Thursday, February 12

Divine Blood, The Proof Texts

Okay, now it's time to look at the two texts use to support the idea that Christ's blood is divine blood. The first one is Acts 20:28:

Take heed therefore unto yourselves, and to all the flock, over the which the Holy Ghost hath made you overseers, to feed the church of God, which he hath purchased with his own blood.

I have quoted from the KJV, since the people I have discussed this with prefer that version. The point they make from this text is that the blood by which God purchased the church was God's own blood, so the blood that Christ shed was not human blood, but divine blood.

Is this the point that the verse is making though? Is it saying that the blood is God's own, meaning that God purchased the church with the blood that was physically within Christ's veins--blood which is not human, but God's own blood; or that the blood is God's own, meaning that God purchased the church with something precious that belonged to him--by the sacrifice of His own son?

It seems pretty clear to me that the last option is the best one. First of all, it's difficult to understand how someone who is spirit can have physical blood. How can there be any such thing, really, as divine blood? When you take this difficulty and put it together with Hebrews 2:14-17 which says that Christ shared in the same "flesh and blood" as we did--that He was like us in every respect, how can this verse can be taken to mean that Christ's blood was physically different than ours because it was somehow God's own blood?

Moreover, there is ambiguity in the text, and some versions translate this as "with the blood of His own" rather than "with His own blood". This makes Acts 20:28 a rather weak proof text, since the precise meaning in the original is a bit unclear, and it could be saying simply that God purchased the church with His Son's blood, rather than God's own blood.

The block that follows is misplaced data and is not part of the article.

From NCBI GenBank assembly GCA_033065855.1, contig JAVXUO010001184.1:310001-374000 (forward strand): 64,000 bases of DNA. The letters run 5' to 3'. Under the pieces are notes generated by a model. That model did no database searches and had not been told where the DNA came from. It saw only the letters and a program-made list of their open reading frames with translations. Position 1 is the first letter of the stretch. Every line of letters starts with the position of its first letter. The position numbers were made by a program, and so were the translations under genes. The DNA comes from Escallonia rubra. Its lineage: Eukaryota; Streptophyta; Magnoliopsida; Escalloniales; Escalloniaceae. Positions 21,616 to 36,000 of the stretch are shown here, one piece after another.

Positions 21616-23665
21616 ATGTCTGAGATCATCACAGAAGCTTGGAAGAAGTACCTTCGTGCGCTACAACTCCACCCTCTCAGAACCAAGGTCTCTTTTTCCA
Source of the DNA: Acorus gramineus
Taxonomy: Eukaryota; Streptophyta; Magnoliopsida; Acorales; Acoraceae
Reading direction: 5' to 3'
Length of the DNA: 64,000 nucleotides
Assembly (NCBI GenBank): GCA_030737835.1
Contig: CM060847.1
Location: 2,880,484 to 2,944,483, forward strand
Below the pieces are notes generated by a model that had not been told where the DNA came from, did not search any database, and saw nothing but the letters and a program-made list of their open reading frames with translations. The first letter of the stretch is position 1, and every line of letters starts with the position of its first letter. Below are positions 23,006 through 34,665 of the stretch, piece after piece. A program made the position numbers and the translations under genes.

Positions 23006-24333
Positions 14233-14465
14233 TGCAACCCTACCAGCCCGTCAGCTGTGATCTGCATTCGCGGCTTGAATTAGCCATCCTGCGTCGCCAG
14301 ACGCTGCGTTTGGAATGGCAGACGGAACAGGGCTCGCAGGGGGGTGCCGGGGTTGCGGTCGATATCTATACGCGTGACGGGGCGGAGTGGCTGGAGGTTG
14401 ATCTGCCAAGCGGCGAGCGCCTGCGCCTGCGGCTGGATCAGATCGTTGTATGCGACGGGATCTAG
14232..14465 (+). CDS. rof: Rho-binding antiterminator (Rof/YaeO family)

Now on to the second supporting text found in 1 Peter 1:18 and 19:

...knowing that you were not redeemed with perishable things like silver or gold from your futile way of life inherited from your forefathers, but with precious blood, as of a lamb unblemished and spotless, {the blood} of Christ.

This text is used because it says that Christ's blood is not a perishable thing, and it is assumed that in order to be imperishable, the blood must be divine, for if it the blood was human blood, it would automatically be perishable. I am not sure it is true that human blood is automatically perishable (Isn't perishability the result of the fall?), but I don't think that's the point of the text anyway. The contrast is between perishable things and the unblemished and spotless nature of the One who redeemed us. Christ was not tainted by sin, either by birth or by His own actions, and it is this complete sinlessness coupled with His complete humanity that makes him valuable to us as our Redeemer. He can receive our stripes in our place because He deserves none of His own. He can represent us because He is truly one of us.

Neither of these proof texts, then, really argues against the humanness of the blood of Christ, while other texts seem to quite straightforwardly argue that he had all that was required to be fully human, including taking on the same sort of body that we have.